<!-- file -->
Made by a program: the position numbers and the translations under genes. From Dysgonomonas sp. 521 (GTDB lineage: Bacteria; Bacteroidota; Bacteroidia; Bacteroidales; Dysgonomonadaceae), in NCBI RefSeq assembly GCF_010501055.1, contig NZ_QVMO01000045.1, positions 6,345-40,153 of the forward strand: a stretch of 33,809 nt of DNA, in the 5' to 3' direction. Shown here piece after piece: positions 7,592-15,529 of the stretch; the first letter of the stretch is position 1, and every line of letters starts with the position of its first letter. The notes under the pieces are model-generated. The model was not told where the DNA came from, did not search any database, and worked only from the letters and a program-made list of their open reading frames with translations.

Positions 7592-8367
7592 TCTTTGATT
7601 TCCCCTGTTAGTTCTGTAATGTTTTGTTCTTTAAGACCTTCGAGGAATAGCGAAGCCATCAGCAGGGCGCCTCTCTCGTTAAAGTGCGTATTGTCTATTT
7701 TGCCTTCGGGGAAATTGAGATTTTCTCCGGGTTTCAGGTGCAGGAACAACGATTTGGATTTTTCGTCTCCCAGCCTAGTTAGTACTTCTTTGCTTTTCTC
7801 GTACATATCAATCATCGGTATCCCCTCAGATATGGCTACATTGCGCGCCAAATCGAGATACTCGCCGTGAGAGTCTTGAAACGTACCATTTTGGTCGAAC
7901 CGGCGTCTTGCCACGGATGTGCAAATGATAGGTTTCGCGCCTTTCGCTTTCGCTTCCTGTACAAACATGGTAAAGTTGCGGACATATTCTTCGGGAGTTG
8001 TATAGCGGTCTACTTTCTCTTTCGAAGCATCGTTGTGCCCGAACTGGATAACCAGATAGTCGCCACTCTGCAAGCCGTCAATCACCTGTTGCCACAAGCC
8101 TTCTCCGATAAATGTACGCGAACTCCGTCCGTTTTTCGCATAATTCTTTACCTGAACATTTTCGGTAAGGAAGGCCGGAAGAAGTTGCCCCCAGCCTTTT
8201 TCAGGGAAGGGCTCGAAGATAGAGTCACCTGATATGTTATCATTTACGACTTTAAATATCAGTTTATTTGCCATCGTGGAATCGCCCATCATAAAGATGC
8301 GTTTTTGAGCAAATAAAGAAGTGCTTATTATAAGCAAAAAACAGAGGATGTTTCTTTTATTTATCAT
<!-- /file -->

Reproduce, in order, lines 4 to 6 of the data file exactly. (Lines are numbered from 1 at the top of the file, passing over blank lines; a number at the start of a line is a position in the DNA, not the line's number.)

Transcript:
7601 TCCCCTGTTAGTTCTGTAATGTTTTGTTCTTTAAGACCTTCGAGGAATAGCGAAGCCATCAGCAGGGCGCCTCTCTCGTTAAAGTGCGTATTGTCTATTT
7701 TGCCTTCGGGGAAATTGAGATTTTCTCCGGGTTTCAGGTGCAGGAACAACGATTTGGATTTTTCGTCTCCCAGCCTAGTTAGTACTTCTTTGCTTTTCTC
7801 GTACATATCAATCATCGGTATCCCCTCAGATATGGCTACATTGCGCGCCAAATCGAGATACTCGCCGTGAGAGTCTTGAAACGTACCATTTTGGTCGAAC